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Page 264 - SHE was a Phantom of delight When first she gleamed upon my sight; A lovely Apparition, sent To be a moment's ornament; Her eyes as stars of Twilight fair; Like Twilight's, too, her dusky hair; But all things else about her drawn From May-time and the cheerful Dawn; A dancing Shape, an Image gay, To haunt, to startle, and way-lay.
Page 333 - Go, lovely rose ! Tell her that wastes her time and me, That now she knows, When I resemble her to thee, How sweet and fair she seems to be. Tell her that's young, And shuns to have her graces spied. That hadst thou sprung In deserts where no men abide, Thou must have uncommended died. Small is the worth Of beauty from the light retired : Bid her come forth, Suffer herself to be desired, And not blush so to be admired. Then die ! that she The common fate of all things rare May read in thee, — How...
Page 345 - What maintains one vice would bring up two children. You may think, perhaps, that a little tea or a little punch now and then, diet a little more costly, clothes a little finer, and a little entertainment now and then, can be no great matter: but remember what Poor Richard says, Many a little makes a mickle; and farther, Beware of little expenses; A small leak will sink a great ship; and again, Who dainties love shall beggars prove; and moreover, Fools make feasts and wise men eat them.
Page 345 - And again, Three Removes is as bad as a Fire; and again, Keep thy Shop, and thy Shop will keep thee; and again, If you would have your Business done, go; if not, send. And again, He that by the Plough would thrive, . . : Himself must either hold or drive.
Page 39 - Nor you, ye proud, impute to these the fault, If memory o'er their tomb no trophies raise, Where through the long-drawn aisle and fretted vault The pealing anthem swells the note of praise.
Page 5 - Maud Muller looked and sighed: "Ah me! That I the Judge's bride might be! "He would dress me up in silks so fine, And praise and toast me at his wine. "My father should wear a broadcloth coat; My brother should sail a painted boat.
Page 117 - I beheld his body half wasted away with long expectation and confinement, and felt what kind of sickness of the heart it was which arises from hope deferred. Upon looking nearer, I saw him pale and feverish. In thirty years the western breeze had not once fanned his blood. He had seen no sun, no moon, in all that time, nor had the voice of friend or kinsman breathed through his lattice. His children ! — But here my heart began to bleed, and I was forced to go on with another part of the portrait.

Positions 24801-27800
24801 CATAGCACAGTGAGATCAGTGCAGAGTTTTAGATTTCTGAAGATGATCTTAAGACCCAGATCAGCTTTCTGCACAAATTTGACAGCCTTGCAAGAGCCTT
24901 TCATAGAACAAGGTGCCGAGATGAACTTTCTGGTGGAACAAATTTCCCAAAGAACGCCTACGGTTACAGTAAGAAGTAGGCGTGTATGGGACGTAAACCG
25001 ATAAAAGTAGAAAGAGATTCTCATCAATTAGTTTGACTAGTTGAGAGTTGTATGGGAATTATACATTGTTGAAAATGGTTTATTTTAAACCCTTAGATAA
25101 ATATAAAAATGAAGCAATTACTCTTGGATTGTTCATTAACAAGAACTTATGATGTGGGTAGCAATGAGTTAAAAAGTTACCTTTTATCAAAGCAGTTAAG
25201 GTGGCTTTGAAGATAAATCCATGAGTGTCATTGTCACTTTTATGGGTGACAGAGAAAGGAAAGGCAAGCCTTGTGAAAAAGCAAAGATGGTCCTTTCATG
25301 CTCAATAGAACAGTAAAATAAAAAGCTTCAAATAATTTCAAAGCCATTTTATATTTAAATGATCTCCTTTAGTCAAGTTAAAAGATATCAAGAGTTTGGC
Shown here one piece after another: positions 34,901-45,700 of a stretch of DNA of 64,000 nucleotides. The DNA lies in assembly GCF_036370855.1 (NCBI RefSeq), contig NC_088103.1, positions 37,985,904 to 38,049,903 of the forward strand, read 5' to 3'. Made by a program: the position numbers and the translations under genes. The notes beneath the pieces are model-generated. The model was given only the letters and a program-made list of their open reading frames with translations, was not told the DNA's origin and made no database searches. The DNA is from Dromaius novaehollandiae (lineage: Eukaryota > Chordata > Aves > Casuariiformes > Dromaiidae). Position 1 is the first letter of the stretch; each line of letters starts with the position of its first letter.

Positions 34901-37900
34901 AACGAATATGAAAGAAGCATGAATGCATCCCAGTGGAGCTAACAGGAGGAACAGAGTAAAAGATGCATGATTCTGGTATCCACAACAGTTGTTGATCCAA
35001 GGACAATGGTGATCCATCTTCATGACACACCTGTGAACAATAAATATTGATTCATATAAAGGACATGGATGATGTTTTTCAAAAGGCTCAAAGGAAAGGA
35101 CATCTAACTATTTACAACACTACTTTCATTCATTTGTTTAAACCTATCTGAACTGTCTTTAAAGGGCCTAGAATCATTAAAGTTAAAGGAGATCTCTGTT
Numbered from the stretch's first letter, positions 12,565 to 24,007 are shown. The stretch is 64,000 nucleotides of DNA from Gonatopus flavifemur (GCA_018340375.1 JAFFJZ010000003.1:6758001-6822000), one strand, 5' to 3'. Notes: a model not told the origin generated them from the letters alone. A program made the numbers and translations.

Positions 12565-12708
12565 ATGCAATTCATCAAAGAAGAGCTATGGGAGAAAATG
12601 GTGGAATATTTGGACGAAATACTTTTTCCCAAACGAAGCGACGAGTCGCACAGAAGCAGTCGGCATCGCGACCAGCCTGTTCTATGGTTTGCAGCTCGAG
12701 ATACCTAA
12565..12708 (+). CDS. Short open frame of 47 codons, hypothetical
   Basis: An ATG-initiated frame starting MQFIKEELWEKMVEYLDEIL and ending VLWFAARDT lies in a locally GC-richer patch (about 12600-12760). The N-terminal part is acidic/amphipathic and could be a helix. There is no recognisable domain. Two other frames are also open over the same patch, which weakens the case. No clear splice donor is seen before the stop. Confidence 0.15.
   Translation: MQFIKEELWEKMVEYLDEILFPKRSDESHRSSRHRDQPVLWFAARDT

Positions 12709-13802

Page 39 - Muse, The place of fame and elegy supply: And many a holy text around she strews, That teach the rustic moralist to die.
Page 343 - I stopped my horse lately where a great number of people were collected at an auction of merchants' goods. The hour of the sale not being come, they were conversing on the badness of the times, and one of the company called to a plain, clean old man with white locks : " Pray, Father Abraham, what think you of the times? will not these heavy taxes quite ruin the country ? how shall we ever be able to pay them ? What would you advise us to do ? " Father Abraham stood up and replied : " If you would...
Page 344 - He, that hath a trade, hath an estate; and he, that hath a calling, hath an office of profit and honour," as poor Richard says: but then the trade must be worked at, and the calling well followed, or neither the estate nor the office will enable us to pay our taxes. If we are industrious, we shall never starve: for, " at the working man's house, hunger looks in, but dares not enter.